This is a guest post written by Sebastián Cuevas, a US-born, Mexican-raised expat and traveller living in Berlin. Sebastián obtained both his Bachelor’s and Master’s degree in History at the University of Heidelberg in Germany, and his Master’s in unpredictability on the road. He writes about his crazy adventures on his travel blog, Between Distances, and you can also follow him on Facebook, Instagram and Twitter. Here he gives us 5 tips for hitchhiking around Europe.
Forget about your preconceptions of hitchhiking as something dangerous. Hitchhiking can be one of the most enhancing experiences while traveling. You might have thought about doing it but haven’t taken the plunge yet. Hitchhiking is something I believe everybody should do at least once, and my goal with this article is to motivate you to go out and try it!
I knew I wanted to try hitchhiking in Europe before moving to Germany back in 2009. Ever since doing it for the first time, it’s become my favorite means for getting around the Old Continent. Truth is, Europe is every hitchhiker’s paradise: so common in some countries that there’s even somewhat of an infrastructure for it (like in the Netherlands), hitchhiking in most countries over here is easier than you think. Nevertheless, some countries are better for it than others.
Hitchhiking will enable you to discover Europe more in detail and will help you make the most out of your trip if you’re traveling on a tight budget.
Plan your route
Finding your way to the best spot to hitch a lift in a city you don’t know can be quite the challenge, especially if you don’t speak the language. Enter the internet. There are many resources available online to help you get started. Hitchwiki.org is by far your best bet. It not only lists the spots you want to get to but also the ones you want to avoid. Detailed directions (including bus and tram lines!) are also provided. If you happen to be in the Netherlands try looking for a liftershalte, a designated spot for hitchhikers with plenty of room for drivers to pull over. Only use signs when traveling shorter distances, as your potential driver might otherwise think “I’m not going that far” and go on driving. Alternatively, you can write your direction or even the number of the highway you’re trying to get to. Still, nothing beats a stretched out thumb and an amicable face. Two things to always keep in mind: There’s nothing more useful than a map, and hitchhiking on the highway is illegal!
Get the ball rolling
Once you get to the spot it shouldn’t take long before somebody stops—unless you look unfriendly or dangerous, in which case the wait might be longer! Highway feeders are good but ideally you want to find a gas station in order to be able to ask people directly if they can take you with them. Ask everybody, even those you think will say no (unless you gut suggests otherwise). I’ve gotten the most unlikely rides by just asking around: A Dutch Army Officer in full military fatigues returning home from a NATO conference? Check. A German businessman driving a brand new Benz? Check. Punks, hippies, students. 18-wheelers, garbage trucks, luxury rides. Let the luck of the draw surprise you!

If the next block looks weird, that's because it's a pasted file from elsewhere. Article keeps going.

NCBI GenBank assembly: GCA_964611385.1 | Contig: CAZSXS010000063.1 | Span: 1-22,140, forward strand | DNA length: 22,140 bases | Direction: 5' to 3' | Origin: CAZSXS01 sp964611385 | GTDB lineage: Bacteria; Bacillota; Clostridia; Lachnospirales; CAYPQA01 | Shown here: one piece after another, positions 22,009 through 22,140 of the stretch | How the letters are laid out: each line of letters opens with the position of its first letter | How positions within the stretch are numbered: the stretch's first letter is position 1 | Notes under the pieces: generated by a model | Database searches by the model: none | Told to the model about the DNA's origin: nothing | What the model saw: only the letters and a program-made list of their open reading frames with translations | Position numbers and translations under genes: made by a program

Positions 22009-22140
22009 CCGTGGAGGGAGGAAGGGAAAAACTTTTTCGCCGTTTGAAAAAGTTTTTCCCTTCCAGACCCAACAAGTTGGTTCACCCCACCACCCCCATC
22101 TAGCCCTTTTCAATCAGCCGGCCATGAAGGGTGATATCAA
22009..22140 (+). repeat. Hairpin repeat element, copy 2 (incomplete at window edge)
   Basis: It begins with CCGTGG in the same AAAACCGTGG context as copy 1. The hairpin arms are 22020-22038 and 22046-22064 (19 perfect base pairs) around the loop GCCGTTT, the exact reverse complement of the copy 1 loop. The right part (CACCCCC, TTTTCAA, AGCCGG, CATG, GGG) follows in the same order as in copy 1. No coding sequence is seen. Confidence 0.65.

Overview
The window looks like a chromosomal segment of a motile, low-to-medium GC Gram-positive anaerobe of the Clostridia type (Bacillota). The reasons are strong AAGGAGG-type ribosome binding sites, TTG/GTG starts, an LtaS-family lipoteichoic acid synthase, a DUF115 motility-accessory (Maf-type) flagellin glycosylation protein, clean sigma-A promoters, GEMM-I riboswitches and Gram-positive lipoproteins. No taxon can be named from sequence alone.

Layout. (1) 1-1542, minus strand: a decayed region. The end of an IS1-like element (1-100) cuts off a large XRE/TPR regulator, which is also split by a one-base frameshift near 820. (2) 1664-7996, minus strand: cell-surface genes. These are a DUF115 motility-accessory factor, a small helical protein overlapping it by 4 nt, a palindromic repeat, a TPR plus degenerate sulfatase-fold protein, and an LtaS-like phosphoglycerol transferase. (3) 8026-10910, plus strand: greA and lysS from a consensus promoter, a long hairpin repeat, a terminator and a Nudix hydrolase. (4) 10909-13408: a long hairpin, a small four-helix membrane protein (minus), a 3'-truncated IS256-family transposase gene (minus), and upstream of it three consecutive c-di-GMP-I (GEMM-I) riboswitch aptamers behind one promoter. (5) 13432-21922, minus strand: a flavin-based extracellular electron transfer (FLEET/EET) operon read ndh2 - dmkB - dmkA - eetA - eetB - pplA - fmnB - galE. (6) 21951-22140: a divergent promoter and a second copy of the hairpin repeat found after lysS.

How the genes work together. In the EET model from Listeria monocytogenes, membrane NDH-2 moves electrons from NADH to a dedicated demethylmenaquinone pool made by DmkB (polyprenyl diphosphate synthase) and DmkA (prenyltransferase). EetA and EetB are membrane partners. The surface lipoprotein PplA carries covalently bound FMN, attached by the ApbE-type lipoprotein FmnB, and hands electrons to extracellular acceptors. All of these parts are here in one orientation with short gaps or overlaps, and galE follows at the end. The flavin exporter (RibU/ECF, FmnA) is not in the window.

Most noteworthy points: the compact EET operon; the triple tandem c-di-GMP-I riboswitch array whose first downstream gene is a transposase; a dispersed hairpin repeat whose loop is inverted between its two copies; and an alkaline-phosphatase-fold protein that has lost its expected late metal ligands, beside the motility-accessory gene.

Experience and appreciate people’s generosity
Your driver could have offered the ride on one of the many ride-sharing platforms for cash, but he didn’t and picked you up instead. Depending on who you’re traveling with that might not be the end of it either. Food, coffee or tea, local currency, or even a place to sleep are all things that have been offered to me while on the road, especially while hitchhiking in the Eastern Part of Europe.
Being in the car with a local is particularly helpful in some situations: A Turkish truck driver named Hakan took care of all the visa formalities at the Bulgarian-Turkish border for me. Another thing they’ll give you is their time: In my experience, people will every now and then make detours and stop to show you some of their country. This will allow you to discover Europe beyond the major cities. In most cases you’ll just have to reciprocate their generosity with a bit of good conversation, a fair trade if you ask me.
Make some new friends
You might not be the only person waiting for a lift, and if you’re not, why not join forces? I met some pretty interesting and awesome people on the road, and even became close friends with some of them. Chance encounters happen, and your alliances might last longer than just one trip.
You and your driver might also hit it off. While some of your potential drivers won’t talk to you, either because they are not interested or because you have no language in common, most people will want to know something about you. Chances are they picked you up because of the company, especially if you’re not from there. Though there are always exceptions to the rule, be ready to provide some entertainment. Who knows, maybe you’ll make a new friend?
Think safety first
Now that you’re ready to try hitchhiking just remember to let your common sense be the final judge when somebody pulls over. Turning down a ride is perfectly fine if your instinct suggests against it.
I’ve never had a bad experience hitchhiking but am aware that others have. Generally speaking, it is unfortunately less safe for girls to hitchhike alone than for guys, but we are not exempt from danger either. If you’re a first timer you can also try it with a partner. You can use Couchsurfing to find one. And while hitchhiking is not about competing, there’s also an annual hitchhiking competition in Germany every August.
Most importantly, be prepared for the unexpected: I never expected to find myself stranded at a gas station in the outskirts of Edirne, Turkey at midnight but it did happen. That’s just the nature of the beast.
All in all, hitchhiking can be a very enriching experience, and anybody, including YOU, can do it. Try it when you travel, even if it’s only once. Just get out there and catch that ride!